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Okay, everyone here knows that my thing was audio and that I have never gotten paid to do anything regarding communications systems. So, while I know a thing or two about DSP and even a little about discrete mathematics (from which we get GF2 or Maximum Length Sequences) I am very humble about my "expertise" in this area.

But OQPSK really intrigues me because it appears to me to be very elegant. (And people here know that I am in love with elegance in signal processing.) I have posted here a couple times. And once previously with a question and once over at the EE stack exchange.

Now, for the purpose of illustration, I am assuming we have a single bit stream, $a[n] \in \{$0,1$\}$, that becomes a bipolar bit stream

$$\begin{align} x[n] &\triangleq -1 + 2 a[n] \quad \in \{-1, 1 \} \\ &= -(-1)^{a[n]} \\ \end{align}$$

Now, part of what makes OQPSK so elegant is that the bits can be encoded onto bipolar quadrature signals $i[n]$ and $q[n]$ quite naturally where the even bits go into $i[n]$ and the odd bits go into $q[n]$. No delay is necessary, and no "dibit" symbols need to be formed as you would with non-offset QPSK.

$$\begin{align} i[n] \ &= \ g[n] x[n] \ + \ (1-g[n]) x[n-1] \\ q[n] \ &= \ (1-g[n]) x[n] \ + \ g[n] x[n-1] \\ \end{align}$$

where $g[n]$ is an even/odd gating signal defined as

$$ g[n] \triangleq \tfrac{1}{2}\left( 1 + (-1)^n \right) $$

and

$$ 1-g[n] = \tfrac{1}{2}\left( 1 - (-1)^n \right) $$

Note that for $n$ even, $g[n]=1$ and only $i[n]$ can change, while for $n$ odd, $1-g[n]=1$ and only $q[n]$ can change.

OQPSK

Now this is equivalent to having a rectangular pulse as the continuous-time symbol transmitted with each bit (assume the sampling period is the same as the bit period):

$$\begin{align} i(t) &= \sum\limits_{n=-\infty}^{\infty} x[2n] \, p(t-2n) \\ \\ q(t) &= \sum\limits_{n=-\infty}^{\infty} x[2n+1] \, p(t-(2n+1)) \\ \end{align}$$

where

$$ p(t) \triangleq \begin{cases} 0 \qquad & t < 0 \\ 1 \qquad & \qquad 0 \le t < 2 \\ 0 \qquad & \qquad \qquad \qquad 2 \le t \\ \end{cases} $$

But, if we're gonna contain the channel bandwidth, then a better symbol pulse is:

$$ p(t) = \operatorname{sinc}\left( \tfrac{t}{2} \right) w(t) $$

where

$$ \operatorname{sinc}(u) \triangleq \begin{cases} \frac{\sin(\pi u)}{\pi u} \qquad & u \ne 0 \\ 1 & u = 0 \\ \end{cases}$$

and $w(t)$ is a good window. It could be a Hamming window

$$ w(t) \triangleq \begin{cases} \tfrac{27}{50} + \tfrac{23}{50} \cos\left(2\pi \tfrac{t}{M}\right) \quad \quad & |t| \le \tfrac{M}{2} \\ 0 & |t| > \tfrac{M}{2} \\ \end{cases} $$

but, I still am a partisan for the Kaiser window in this application:

$$ w(t) \triangleq \begin{cases} \frac{1}{J_0(\beta)} J_0\left(\beta \sqrt{1 - \left(\frac{t}{1+M/2}\right)^2} \right) \quad \quad & |t| \le \tfrac{M}{2} \\ 0 & |t| > \tfrac{M}{2} \\ \end{cases} $$

$J_0(\cdot)$ is the 0th-order modified Bessel function of the first kind.

$$ J_0(u) = 1 \ + \ \sum\limits_{k=1}^{\infty} \frac{1}{(k!)^2} \left(-\frac{u^2}{4}\right)^{k} $$

$M+1$ is the number of non-zero samples or FIR taps. $\beta$ is a "shape parameter" and O&S recommend this heuristic:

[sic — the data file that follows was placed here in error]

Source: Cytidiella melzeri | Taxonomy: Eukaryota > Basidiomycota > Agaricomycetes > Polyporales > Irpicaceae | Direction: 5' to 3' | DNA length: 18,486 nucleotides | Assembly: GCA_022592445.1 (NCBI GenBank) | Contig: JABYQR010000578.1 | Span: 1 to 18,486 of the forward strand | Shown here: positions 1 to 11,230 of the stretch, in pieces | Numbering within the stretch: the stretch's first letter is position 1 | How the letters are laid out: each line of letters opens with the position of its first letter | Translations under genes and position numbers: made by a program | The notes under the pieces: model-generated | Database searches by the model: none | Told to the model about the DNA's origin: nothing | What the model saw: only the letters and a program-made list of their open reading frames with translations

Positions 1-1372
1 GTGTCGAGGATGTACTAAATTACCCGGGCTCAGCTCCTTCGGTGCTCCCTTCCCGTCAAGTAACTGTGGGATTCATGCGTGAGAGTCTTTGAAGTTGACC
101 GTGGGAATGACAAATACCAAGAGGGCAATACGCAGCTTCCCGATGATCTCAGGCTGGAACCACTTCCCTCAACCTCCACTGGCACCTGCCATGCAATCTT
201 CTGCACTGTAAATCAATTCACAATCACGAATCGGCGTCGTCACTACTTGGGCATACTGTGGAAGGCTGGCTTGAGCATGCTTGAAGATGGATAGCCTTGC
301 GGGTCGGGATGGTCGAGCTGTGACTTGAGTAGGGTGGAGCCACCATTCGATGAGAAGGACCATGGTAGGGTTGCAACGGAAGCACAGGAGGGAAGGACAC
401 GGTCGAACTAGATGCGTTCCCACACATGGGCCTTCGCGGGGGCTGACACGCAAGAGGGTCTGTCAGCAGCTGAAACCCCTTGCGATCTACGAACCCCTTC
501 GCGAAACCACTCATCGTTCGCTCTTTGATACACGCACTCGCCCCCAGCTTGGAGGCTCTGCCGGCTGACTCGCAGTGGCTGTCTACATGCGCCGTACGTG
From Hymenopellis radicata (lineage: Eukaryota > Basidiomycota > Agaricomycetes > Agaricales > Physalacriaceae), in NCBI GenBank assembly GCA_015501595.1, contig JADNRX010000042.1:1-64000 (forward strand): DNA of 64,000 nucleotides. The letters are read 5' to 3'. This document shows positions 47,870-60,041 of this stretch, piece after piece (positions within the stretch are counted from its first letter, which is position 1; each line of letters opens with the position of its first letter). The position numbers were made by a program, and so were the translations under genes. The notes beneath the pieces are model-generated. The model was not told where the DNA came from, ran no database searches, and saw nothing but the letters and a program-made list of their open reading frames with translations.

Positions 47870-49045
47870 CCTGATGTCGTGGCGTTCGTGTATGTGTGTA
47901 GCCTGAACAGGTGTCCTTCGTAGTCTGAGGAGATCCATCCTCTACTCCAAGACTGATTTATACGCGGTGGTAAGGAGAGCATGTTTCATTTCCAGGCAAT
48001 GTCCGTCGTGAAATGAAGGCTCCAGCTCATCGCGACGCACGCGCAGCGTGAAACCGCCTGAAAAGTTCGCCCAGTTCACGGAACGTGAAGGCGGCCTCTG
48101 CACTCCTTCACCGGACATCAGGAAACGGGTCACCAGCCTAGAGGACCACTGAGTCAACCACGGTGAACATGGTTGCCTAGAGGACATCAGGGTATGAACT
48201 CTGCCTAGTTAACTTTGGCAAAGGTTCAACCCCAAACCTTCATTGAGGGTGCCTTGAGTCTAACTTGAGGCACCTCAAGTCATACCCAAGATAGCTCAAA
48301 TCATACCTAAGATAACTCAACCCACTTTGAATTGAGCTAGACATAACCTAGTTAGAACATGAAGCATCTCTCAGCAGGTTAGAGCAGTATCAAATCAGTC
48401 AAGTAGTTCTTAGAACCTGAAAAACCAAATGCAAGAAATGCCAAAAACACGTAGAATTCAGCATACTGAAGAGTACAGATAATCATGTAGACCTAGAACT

$$ \beta = \begin{cases} 0.1102 \cdot (A-8.7) & A>50 \\ 0.5842 \cdot (A-21)^{2/5} + 0.07886 \cdot (A-21) \quad & 21 < A \le 50 \\ 0.0 & A \le 21 \\ \end{cases}$$

$$ M = 2 \left\lceil \frac{A-8}{4.57 \cdot \Delta\omega} \right\rceil $$

$A$ is the desired stopband attention in dB and $\Delta\omega$ is the desired width of the transition band in normalized angular frequency. $\lceil \cdot \rceil$ is the ceiling function (i.e. "round up").

Then this becomes:

$$\begin{align} i(t) &= \sum\limits_{n=\lfloor t/2-M/4 \rfloor}^{\lfloor t/2+M/4 \rfloor} x[2n] \, \operatorname{sinc}\left( \tfrac{t-2n}{2} \right) w(t-2n) \\ \\ q(t) &= \sum\limits_{n=\lfloor (t-1)/2-M/4 \rfloor}^{\lfloor (t-1)/2+M/4 \rfloor} x[2n+1] \, \operatorname{sinc}\left( \tfrac{t-(2n+1)}{2} \right) w(t-(2n+1)) \\ \end{align}$$

$\lfloor \cdot \rfloor$ is the floor() function (always round down).

This has no ISI for either $i(t)$ or $q(t)$ (assuming the receiver is properly time-aligned, which is why synchronization is salient) and it occupies the entire band but (if the window is good) very little energy outside of the band. I am conviced that this "Nyquist FDM" is the right way to do this.

Now we can tell that any of these four sequences will not move the quadrature $i(t)\,+\,j\,q(t)$ vector around:

00000000000000000000000000000000

11111111111111111111111111111111

01010101010101010101010101010101

10101010101010101010101010101010

and that this sequence will send our quadrature vector spinning counter-clockwise at the maximum rotational speed:

00110011001100110011001100110011

and this in the maximum clockwise rotational speed:

01100110011001100110011001100110

Now I used to be saying that these would make good frame-sync symbols (and maybe idle channel signals) because they end up being two pure frequencies that are at the maximum and minimum frequencies in the band. I no longer think that is optimal because if the bands are packed like the Nyquist FDM (in the middle), I don't want heavy carriers hanging out at the bandedge possibly disturbing neighboring bands.

frequency division multiplexing

If the channel is idling, I now think it should be in the middle of the band rather than at the edge.